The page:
When poetry transcends the language barrier
C.D. Verma

Angrezi Ke Shreshth Kavi aur Unki Shreshth Kavitayen
by Kuldip Salil
Rajpal & Sons, Delhi, Pages 163. Rs 190.

Angrezi Ke Shreshth Kavi aur Unki Shreshth KavitayenIT is rightly said that poetry transcends language barrier. Prof Kuldip Salil, a former teacher of English in Delhi University, has substantiated this fact in his just published book Angrezi ke Shreshth Kavi aur Unki Shreshth Kavitayen. It is perhaps the first book of its kind. Works of some English poets have been translated from time to time, but an anthology of English verse in Hindi is certainly something new. What is significant is that it is a translation faithful to the original.

There are certain prerequisites for a good translation, especially the translation of poetry. The translator must know the original poem inside out. He should be able to comprehend and catch the rhythm, mood, the tone of the original, and be able to communicate its spirit. He should be good at both the languages. And he should be a bit of a poet himself.

Salil is eminently suited for the job. As professor of English in Delhi University, he has been teaching these poems for decades. Besides, he is a poet himself, he has been writing gazals too. He has already brought out four collections of his poems: Bees Saal ka Safar (1979), Havas ke Shahr Mein (1987) Jo Na Keh Sake (2000) and Awaz Ka Rishta (2004). Havas Ke Shahr Mein won him Delhi Hindi Academy Award in 1990. He has also translated selections from Divane-e-Ghalib into English in rhymed couplet.

When asked as to what prompted him to translate English poetry into Hindi and Urdu poetry into English, he narrated an interesting anecdote: "When I appeared for an interview for a lecturer’s job in Delhi University, I was asked a question on Wordsworth. While replying, I recited the poetic translation in Hindi of a part of Wordsworth’s famous Immortality Ode. Dr Sarup Singh, the then Head of the Department of English, Delhi University, suggested to me to translate in Hindi Robert Frost’s poem "Stopping by Woods on a Snowy Evening." From that day onwards, there was no looking back. I continued translating the best known poems of Shakespeare, John Donne, Milton, Pope, William Blake, Wordsworth, Coleridge, W.B. Yeats, Eliot, Auden, etc. which are now included in the anthology."

Though much effort must have gone into the translations, because translation of poetry from one language into another is an arduous task, these poems have a spontaneity about them. Here is an example from Frost’s Stopping by Woods on a snowy Evening, a poem which was very dear to Jawahar Lal Nehru, who had kept a copy of it on his table in office:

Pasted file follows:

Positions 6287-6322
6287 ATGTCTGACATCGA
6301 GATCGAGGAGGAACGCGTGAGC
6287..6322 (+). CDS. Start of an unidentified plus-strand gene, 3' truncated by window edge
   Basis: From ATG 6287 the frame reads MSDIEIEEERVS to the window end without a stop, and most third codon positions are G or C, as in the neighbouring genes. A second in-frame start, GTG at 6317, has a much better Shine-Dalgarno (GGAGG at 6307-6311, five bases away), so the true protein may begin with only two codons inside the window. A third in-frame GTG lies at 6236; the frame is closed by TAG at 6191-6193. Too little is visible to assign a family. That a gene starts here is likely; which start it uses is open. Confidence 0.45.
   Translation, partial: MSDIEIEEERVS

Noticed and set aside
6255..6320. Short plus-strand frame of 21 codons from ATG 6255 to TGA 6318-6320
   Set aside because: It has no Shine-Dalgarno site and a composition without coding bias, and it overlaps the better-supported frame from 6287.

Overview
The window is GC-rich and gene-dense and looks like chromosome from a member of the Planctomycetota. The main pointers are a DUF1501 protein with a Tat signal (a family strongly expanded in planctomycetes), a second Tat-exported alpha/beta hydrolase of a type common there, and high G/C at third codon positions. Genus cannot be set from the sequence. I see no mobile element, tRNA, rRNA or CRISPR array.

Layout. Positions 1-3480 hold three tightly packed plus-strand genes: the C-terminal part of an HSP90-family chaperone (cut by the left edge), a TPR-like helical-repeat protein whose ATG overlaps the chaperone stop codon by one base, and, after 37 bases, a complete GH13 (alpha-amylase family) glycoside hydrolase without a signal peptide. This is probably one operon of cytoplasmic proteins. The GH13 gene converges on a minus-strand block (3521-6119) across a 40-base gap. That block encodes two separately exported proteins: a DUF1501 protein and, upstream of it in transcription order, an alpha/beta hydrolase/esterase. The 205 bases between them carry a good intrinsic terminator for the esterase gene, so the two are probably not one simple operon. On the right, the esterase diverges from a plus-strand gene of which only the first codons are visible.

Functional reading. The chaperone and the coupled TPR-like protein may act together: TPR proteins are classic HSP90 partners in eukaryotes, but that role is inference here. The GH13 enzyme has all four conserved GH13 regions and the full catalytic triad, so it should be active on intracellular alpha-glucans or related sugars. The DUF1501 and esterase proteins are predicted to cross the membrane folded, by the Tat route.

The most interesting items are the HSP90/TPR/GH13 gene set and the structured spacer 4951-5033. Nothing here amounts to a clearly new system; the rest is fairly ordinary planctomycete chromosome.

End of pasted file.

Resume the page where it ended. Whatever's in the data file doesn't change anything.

Hain jangal ye kiske, mein wakif hoon shayad/Gaon mei halankey uska makan hai/purburf wadi ka karna nazara, na usko gwara yun rukna yahan hai/Koi kheto-khaliyan na nazdik ho jab/Jheel aur jangal key ain darmiyan mein/Ajab kitna guzrega ghore pe mere/Mera thahar jana shabe-shadman mein....Jangal hai tarik, gehrey, rupehele, Magar mujhko wade abhi hain nibhaney,/Kayi kos jana hair soney se pehle/Kayi kos jana hai sone se pehle.

The translations retain the rhythm and the lyricism of the original. A poem, be it original, or in translation, reaches the acme of fervor through sound and internal rhythm. And if the translator enjoys a poem, it touches his heart and mind, and then he is in a better position to assimilate and transcribe it. Salil prefers to call the translation transcreation of English poems into Hindi.

The book contains not only short lyrical pieces, such as To Celia (Ben Jonson) and profound soliloquies like To be or not to be (Shakespeare’s Hamlet), but into poems like Wordsworth’s Immorality Ode, and T.S. Eliot’s Love Song of J. Alfred Prufrock, which would put any translator’s calibre to test.

Apart from acquainting Hindi readers with English poetry, the book should be of benefit to students and teachers, as almost all the poems included in the book are prescribed in the curricula of universities all over the world. Alongside translations, English originals have also been given. She has short and perceptive introductions to poets, which is one of the major attractions of the book.